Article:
Sri Lanka’s foreign secretary, Palitha Kohona said that Sri Lanka’s ‘traditional donors’, namely, the United States, Canada and the European Union, had ‘receded into a very distant corner,’ to be replaced by countries in the East. He gave three reasons: The new donors are neighbors; they are rich; and they conduct themselves differently. ‘Asians don’t go around teaching each other how to behave,’ he said. ‘There are ways we deal with each other - perhaps a quiet chat, but not wagging the finger.’ (Sengupta 2008)
As I noted above, China’s support came in several forms, much of it being negotiated during a well-publicized visit to China by President Mahinda Rajapakse in February 2007, when the two governments resolved to fight against three evils: terrorism, separatism and extremism (Foster 201 0).7 During this visit, a US$37.6 million deal with Beijing-based Poly Technologies was signed to purchase Chinese Jian-7 fighter jets, anti-aircraft guns, JY-11 3D air surveillance radars, armoured personnel carriers and other sophisticated weaponry (Chellaney 2009). Indian policy analyst, Brahma Chellaney, attributes Pakistan’s support to Sri Lanka as also being engineered by its ‘Beijing ally’: ‘With Chinese encouragement, Pakistan — despite its own faltering economy and rising Islamist challenge — has boosted its annual military assistance loans to Sri Lanka to nearly US$100 million while supplying Chinese-origin small arms and training Sri Lankan air force personnel in precision guided attacks’ (Chellaney 2009). Iran, also singled out as an ally of China (Foster 2010), and the supplier of 70% of Sri Lanka’s oil imports, not only offered a special concessionary rate on its oil but also provided a low interest loan to fund the purchase of military equipment from China and Pakistan while investing US$100 billion in energy-related projects on the island, after President Rajapakse’s visit to Tehran in November 2007 (Raman 2008).
Not surprisingly, the unconditional support of China and its ‘unsavoury’ and ‘villainous’ allies along with their poor human rights records incited the ire of the international media, which responded with scathing articles bemoaning the ‘Democratic Dictatorship of China malign influence’ (Peter Foster, Daily Telegraph, UK), its ‘threat to global good’ (Susenjit Guha, UPI Asia.com) and querying whether it was ‘doing a Myanmar in Sri Lanka’ (B. Raman, rediff.com) (Foster 2010; Guha 2009; Raman 2008). These articles, in turn, elicited vituperations against the ‘finger pointing at China,’ in the local media, with columnist Neville de Silva commenting that Jilt is China’s growing diplomatic and economic clout challenging the former western colonial powers who have held sway over their historical hunting grounds in the southern hemisphere that they find unacceptable’ (De Silva 2009). Members of the Tamil diaspora responded by attacking the Chinese embassy in London (Times of India 2009). Interestingly, a post-war analysis of India’s ‘betrayal’ of the Tamils, posted on the popular website, www.transcurrents.com, suggested the time was right to ‘[forget the North, turn East to China’ (Sivathasan 2010). The mixed but primarily favourable comments it received is best summed up by this post:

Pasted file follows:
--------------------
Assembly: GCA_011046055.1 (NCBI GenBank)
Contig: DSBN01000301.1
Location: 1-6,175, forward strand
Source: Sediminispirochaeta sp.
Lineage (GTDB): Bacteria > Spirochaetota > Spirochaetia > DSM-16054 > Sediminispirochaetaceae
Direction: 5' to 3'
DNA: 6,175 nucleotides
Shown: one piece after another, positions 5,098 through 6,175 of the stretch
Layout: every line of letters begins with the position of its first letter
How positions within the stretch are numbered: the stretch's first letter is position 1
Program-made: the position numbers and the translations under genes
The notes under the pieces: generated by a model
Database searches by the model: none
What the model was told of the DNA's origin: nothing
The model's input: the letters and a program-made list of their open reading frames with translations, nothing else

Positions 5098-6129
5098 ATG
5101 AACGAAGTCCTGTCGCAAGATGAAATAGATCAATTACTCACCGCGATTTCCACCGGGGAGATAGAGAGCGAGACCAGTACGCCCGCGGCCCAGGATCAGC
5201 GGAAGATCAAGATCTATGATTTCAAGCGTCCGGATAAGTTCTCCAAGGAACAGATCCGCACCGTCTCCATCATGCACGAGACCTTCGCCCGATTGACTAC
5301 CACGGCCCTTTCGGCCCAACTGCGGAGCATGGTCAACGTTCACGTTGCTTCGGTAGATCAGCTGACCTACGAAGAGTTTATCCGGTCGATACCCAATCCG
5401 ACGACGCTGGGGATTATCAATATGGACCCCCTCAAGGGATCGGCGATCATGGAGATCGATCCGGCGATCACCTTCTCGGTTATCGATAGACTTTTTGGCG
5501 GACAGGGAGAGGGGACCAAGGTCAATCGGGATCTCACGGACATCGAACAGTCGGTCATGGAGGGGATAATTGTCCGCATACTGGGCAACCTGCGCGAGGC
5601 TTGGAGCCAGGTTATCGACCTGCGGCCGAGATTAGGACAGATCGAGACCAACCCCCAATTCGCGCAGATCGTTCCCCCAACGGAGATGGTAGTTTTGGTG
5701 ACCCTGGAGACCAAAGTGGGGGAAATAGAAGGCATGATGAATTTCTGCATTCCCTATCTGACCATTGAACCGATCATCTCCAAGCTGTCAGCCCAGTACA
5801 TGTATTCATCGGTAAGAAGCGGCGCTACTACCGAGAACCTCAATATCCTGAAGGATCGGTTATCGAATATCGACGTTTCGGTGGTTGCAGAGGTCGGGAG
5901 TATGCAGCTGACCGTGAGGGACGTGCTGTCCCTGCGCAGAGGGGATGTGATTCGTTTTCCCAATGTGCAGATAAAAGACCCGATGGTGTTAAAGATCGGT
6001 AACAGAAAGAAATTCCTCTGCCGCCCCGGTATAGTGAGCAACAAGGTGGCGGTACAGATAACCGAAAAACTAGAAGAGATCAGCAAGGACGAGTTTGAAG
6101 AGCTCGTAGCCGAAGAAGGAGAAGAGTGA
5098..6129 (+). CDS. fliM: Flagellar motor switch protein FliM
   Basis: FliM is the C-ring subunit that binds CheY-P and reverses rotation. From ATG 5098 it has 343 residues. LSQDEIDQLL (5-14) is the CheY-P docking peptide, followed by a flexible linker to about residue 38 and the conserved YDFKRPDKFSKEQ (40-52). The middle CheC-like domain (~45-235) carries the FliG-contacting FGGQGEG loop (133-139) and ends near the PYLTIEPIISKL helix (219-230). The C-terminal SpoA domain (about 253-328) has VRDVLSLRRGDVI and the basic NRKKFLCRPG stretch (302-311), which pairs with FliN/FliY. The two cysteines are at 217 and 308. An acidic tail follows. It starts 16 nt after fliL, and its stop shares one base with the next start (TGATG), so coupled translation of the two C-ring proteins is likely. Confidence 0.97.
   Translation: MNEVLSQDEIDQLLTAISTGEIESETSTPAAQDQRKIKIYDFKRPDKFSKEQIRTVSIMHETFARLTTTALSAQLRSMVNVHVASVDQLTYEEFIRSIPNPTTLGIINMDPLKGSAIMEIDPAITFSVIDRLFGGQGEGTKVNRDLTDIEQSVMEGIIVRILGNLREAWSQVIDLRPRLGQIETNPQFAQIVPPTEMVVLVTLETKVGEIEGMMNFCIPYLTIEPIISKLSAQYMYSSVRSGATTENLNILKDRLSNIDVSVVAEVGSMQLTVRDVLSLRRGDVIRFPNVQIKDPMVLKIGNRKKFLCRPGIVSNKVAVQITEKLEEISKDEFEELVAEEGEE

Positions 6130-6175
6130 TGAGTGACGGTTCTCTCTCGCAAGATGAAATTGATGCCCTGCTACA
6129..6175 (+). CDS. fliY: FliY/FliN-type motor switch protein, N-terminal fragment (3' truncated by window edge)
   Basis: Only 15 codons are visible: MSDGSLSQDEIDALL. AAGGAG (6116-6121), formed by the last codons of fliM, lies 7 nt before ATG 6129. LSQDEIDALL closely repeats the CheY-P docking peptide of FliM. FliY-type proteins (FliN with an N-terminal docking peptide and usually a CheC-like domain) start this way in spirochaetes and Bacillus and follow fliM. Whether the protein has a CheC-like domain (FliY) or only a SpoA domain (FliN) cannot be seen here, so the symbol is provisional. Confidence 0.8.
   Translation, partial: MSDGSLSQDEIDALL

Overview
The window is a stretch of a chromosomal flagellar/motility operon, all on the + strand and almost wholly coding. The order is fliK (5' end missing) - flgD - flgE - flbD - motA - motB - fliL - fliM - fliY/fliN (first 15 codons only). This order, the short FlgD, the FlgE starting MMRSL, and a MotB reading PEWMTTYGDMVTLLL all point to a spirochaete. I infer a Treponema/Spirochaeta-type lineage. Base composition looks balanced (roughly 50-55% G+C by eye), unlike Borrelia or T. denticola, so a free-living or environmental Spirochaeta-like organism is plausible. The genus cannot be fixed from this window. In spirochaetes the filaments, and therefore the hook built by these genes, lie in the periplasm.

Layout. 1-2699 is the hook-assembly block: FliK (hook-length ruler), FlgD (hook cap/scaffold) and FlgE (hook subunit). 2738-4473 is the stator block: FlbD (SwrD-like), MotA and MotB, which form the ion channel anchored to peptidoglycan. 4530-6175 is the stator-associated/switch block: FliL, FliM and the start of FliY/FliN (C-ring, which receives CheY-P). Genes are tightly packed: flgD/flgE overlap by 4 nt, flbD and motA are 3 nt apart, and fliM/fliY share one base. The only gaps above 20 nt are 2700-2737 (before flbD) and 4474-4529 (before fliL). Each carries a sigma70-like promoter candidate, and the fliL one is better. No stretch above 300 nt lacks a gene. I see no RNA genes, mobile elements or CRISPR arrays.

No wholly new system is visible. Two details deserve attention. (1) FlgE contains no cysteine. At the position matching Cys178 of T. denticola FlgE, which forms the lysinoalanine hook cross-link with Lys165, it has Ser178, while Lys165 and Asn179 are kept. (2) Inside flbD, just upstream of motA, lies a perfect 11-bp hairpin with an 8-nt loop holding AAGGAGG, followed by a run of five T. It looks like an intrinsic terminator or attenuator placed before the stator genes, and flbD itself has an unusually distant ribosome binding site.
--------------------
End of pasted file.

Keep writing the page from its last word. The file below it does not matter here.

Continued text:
China is going to be the next super power and only China can make a difference in Sri Lanka. China does not care about internal politics of another country. It is only concerned about its interest and the safety of its growing trade routes. If Eelam Tamils can befriend with Communist China and allow it to use Tamil homeland for mutual benefit Eelam Tamils might get what they want! Eelam Tamil diaspora can cultivate their relationship with Western powers but they are not going to help the Tamils as they will only listen to India, when it comes to Srilanka [sic]. Therefore [sic], the only power that can really make a difference for the Tamils will be China and Tamils should start making contacts with China at the highest level. (Gopi 2010)
Among the majority of the Sinhalese, China now occupies ‘most favoured’ status; it has been lauded as the ‘real Superpower of the World’, grateful thanks have been extended to its ‘Great People’ for supporting Sri Lanka and its ‘Beloved People’s President, Mahinda Rajapakse’ against the ‘Wild West’, while ruing the fact that Sri Lanka does not have a large Chinese community as in Malaysia and Indonesia (Sri Lanka News-Adaderana 2010).
Trade and investment
The Rubber-Rice Pact, signed between China and Sri Lanka in 1952, even before formal diplomatic ties were established in 1957, has often been cited as a landmark moment in Sino-Lankan relations. Enduring for over 25 years, this pact has proved to be one of the most durable and successful agreements despite ideological differences between the two countries (Naizer 2009). Under this pact, China agreed to buy rubber from Sri Lanka at premium prices while supplying rice at considerably less than the market price. Sri Lanka entered into this agreement after the United States refused to offer a fair price for Sri Lanka’s rubber after releases from American rubber stockpiles had depressed market prices during the Korean War (Gunewardena 2003: 315). The USA had also placed an embargo on the sale of rubber to China, given its support to North Korea, and thus withdrew development aid to Sri Lanka for several years as a punitive measure. Today, China and Hong Kong combined make up the second largest importer to Sri Lanka, behind India (Naizer 2009). Chinese companies have set up garment, leather, telecom and electronic manufacturing facilities in Sri Lanka, with further investments expected through lucrative tax concessions being offered to Chinese entrepreneurs in the Special Export Processing Zone in Mirigama. All Chinese entrepreneurs who invest a minimum of US$25 million will be provided with a Sri Lankan passport in lieu of what has been termed a ‘second home’ passport (Naizer 2009).